Lucie’s disability at the center of the life of the Le Meitour family – Presidential: 20 days with the Bretons

It’s a daily ritual. Lucie, 13, sits on her father’s lap and shares a moment of complicity with him. She squeals with delight. It is 5 p.m. this Wednesday, the young girl with multiple disabilities has just returned from the IME of Grand-Champ (56), where she is cared for during the day. The taxi has just dropped her off in front of her house in Vannes. Yves, her father, pulled her out of her heavy wheelchair. He transports her through the living room with his small stool on wheels. Another trick among all the tricks the family had to devise to lose a small piece of chromosome since the discovery of Lucie’s disability. “Being the parent of a disabled child requires a high level of competence in many areas,” sums up Laure Le Meitour, the mother.

“We need understanding employers”

The evening program leaves little room for improvisation. Pauline Le Bailly, domestic help, comes in turn. “It’s a pleasure to come to Lucie’s,” she admits. “Thanks to the domestic help, I was able to continue working,” says Laure?. Maintaining a job is a challenge for these parents. “You need understanding employers,” say Yves and Laure. He is retired. She, a psychomotor sufferer, organized her schedules as liberals. Valérie Pécresse, the LR candidate, wants “to give foster families who care for disabled children a real place in the adjustment of their professional life”.

Being the parents of a disabled child requires a high level of competence in many areas.

Pauline first takes care of Lucie’s shower. Set up the downstairs bedroom and bathroom set up in a part of the house added in 2018 so you don’t have to bring the young girl upstairs anymore. A significant investment, just like the truck that allows the wheelchair to be loaded, the verticalizer that allows Lucie to stand up, the wheelchairs, the toilet seat. For most of these investments, the family has managed to benefit from funding: from health insurance companies, mutual insurance companies, the ministry. Because that’s not always enough, the family has created two associations, The open drawer and My butterfly hands. “Finances, administrative burdens, that takes a lot of time,” the parents shout. “And again we are part of associations, we dare to speak, put Laure and Yves Le Meitour into perspective. But what do disadvantaged families who do not have access to all the information that live in a confined space do? »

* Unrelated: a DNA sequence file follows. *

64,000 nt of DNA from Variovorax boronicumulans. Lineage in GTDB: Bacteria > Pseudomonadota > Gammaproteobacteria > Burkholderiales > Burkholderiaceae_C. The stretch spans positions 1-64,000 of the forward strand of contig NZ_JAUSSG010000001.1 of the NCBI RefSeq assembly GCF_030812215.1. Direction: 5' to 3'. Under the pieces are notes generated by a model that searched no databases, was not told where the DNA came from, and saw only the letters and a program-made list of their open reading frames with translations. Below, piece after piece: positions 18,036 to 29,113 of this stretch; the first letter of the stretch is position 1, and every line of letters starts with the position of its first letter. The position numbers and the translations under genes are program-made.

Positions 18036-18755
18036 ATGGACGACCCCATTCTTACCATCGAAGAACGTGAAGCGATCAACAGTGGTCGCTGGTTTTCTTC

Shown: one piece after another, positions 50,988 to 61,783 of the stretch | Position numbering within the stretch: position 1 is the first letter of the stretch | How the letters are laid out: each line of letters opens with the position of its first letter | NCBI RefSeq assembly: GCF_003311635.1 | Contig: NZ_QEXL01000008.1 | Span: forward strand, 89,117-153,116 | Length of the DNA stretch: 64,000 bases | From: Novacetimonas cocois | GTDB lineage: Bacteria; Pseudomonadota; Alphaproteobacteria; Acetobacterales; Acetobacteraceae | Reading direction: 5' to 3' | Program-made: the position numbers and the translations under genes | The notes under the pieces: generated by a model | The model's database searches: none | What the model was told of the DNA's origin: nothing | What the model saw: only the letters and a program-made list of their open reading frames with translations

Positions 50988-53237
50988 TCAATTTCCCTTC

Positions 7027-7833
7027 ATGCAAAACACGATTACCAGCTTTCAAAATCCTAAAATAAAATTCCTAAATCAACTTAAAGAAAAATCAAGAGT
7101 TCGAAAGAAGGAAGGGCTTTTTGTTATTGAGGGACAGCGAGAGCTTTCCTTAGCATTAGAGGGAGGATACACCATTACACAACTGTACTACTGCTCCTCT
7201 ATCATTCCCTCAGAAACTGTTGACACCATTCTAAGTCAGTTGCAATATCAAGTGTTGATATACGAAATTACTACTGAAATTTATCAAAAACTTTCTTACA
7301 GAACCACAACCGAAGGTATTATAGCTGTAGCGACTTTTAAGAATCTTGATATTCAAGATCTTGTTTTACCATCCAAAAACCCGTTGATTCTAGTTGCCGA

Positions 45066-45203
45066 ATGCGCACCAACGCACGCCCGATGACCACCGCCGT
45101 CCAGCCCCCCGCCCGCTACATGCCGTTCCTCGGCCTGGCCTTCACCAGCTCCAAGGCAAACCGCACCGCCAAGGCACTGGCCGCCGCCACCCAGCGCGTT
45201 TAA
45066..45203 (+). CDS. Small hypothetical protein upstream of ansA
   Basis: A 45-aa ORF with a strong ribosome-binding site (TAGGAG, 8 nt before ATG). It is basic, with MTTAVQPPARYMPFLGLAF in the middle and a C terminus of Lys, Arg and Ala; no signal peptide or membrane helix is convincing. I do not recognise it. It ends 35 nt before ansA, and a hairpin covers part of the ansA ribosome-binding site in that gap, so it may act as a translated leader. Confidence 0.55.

Madenn, Lucie's little sister, has developed a complicity with her eldest:
Madenn, Lucie’s little sister, has developed a complicity with her eldest: “She’s the one who gets the most hugs,” confide her parents. (The Telegram/Fanny Coconnier)

Inclusion, a struggle for families

The fights are numerous. Inclusion is part of it. A topic brutally taken up by Éric Zemmour last January: “We need specialized bodies to take care of it. Except people who are obviously slightly disabled can enter the class. » Laure believes that « the character does not accept the difference and expresses himself without really knowing the subject ». Lucie lived a year of inclusion at school, in the big section, a failure. “The AESH (accompanying student with disabilities, editor’s note) needs to be trained and upgraded, says Laure. The more severe the disability, the more AESH and teachers need to be equipped. This is what Anne Hidalgo and Jean Lassalle suggest. Emmanuel Macron promises 35-hour contracts. Lucie’s mother is delighted that her daughter’s IME is working on reverse inclusion: bringing disabled children into the facility.

“EMIs struggle for recruitment”

At 6pm, Lucie will sit down to eat, still supported by Pauline. Madenn, his 9-year-old little sister, the accomplice, returns from her circus session. Laure wants her eldest to benefit from “nice” activities too. But physiotherapy or orthoptic sessions leave little room in a busy schedule. “Care is being provided at home because the IMEs are struggling to recruit healthcare professionals,” says Lucie’s mother. She regrets that these facilities are often located far from the cities: “The children travel miles and it is difficult to find staff.” For all of this, with the help of Madenn, the family went through the programs of the presidential candidates. Of course they will vote. “But not only if you look at the handicap suggestions, there is not only that in life! »

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